Asia stocks rise as Europe meltdown fears recede
BANGKOK—Hopes that European leaders are considering new, radical proposals to extricate the region from its debt crisis pushed Asian stocks higher Tuesday.
Japan's Nikkei 225 index rose 0.9 percent to 8,362.71. South Korea's Kospi gained 1.5 percent to 1,843.08 and Hong Kong's Hang Seng added 0.4 percent to 18,101.68. Benchmarks in mainland China and Taiwan were also higher while Singapore, Malaysia and Australia fell.
Fears that the 17 nations that use the euro common currency are heading toward a catastrophic financial meltdown eased Monday after reports surfaced that Europe's leaders were considering extreme steps once deemed taboo -- such as having nations cede control over their budgets to a central European authority.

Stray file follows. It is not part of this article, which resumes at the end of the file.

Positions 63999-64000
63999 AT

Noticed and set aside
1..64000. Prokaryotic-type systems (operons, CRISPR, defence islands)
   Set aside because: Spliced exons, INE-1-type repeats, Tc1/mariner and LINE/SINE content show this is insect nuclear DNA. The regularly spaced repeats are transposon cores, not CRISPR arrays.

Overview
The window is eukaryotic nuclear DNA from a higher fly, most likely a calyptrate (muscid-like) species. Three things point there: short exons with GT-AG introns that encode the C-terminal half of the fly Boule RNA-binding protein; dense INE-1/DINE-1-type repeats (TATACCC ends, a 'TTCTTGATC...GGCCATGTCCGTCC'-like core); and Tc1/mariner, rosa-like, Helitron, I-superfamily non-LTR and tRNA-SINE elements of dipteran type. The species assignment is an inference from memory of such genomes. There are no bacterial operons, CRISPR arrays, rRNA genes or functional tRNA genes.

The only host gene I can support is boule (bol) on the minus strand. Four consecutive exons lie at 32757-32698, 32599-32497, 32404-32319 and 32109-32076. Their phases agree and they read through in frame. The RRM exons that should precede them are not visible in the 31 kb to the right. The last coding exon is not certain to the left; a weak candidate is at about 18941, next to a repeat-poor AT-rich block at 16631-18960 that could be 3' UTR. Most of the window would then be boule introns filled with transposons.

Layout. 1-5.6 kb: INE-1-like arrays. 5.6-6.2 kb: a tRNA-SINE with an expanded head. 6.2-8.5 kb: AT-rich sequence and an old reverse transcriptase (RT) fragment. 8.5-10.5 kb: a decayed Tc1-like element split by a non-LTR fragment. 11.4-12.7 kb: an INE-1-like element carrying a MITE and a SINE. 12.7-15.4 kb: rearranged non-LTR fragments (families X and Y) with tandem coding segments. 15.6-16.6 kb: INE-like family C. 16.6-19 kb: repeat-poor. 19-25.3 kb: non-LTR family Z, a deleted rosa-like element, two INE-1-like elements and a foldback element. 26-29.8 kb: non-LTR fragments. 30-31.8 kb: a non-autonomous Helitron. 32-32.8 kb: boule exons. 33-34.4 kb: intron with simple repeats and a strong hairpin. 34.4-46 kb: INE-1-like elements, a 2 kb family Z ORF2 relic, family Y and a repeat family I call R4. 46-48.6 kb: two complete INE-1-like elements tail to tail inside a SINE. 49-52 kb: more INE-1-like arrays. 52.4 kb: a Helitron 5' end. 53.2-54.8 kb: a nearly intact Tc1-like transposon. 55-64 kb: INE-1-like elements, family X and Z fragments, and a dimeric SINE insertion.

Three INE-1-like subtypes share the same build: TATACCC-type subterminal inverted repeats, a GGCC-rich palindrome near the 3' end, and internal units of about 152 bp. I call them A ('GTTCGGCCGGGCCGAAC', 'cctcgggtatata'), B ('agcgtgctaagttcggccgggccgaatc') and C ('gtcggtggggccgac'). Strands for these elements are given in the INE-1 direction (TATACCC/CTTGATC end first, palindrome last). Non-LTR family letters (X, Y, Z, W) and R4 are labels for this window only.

Another plan calls for Europe's most stable economies like Germany, France and Austria to jointly sell bonds to provide assistance to the region's most indebted members.
World stock markets, glimpsing hope that Europe might finally be shocked into stronger action, staged a big rally Monday. France's CAC-40 jumped 5.5 percent. Indexes in Germany and Italy rose 4.6 percent.
The Dow Jones industrial average rose 291 points, or 2.6 percent -- its biggest gain in a month -- to close at 11,523.01. The S&P 500 rose 2.9 percent to 1,192.55. The Nasdaq composite rose 3.5 percent to 2,527.34.
Benchmark crude for January delivery was down 64 cents to $97.57 per barrel in electronic trading on the New York Mercantile Exchange. The contract rose $1.44 to settle $98.21 on Monday.
In currency trading, the euro rose to $1.3317 from $1.3306 late Monday in New York. The dollar rose to 78.19 yen from 77.99 yen.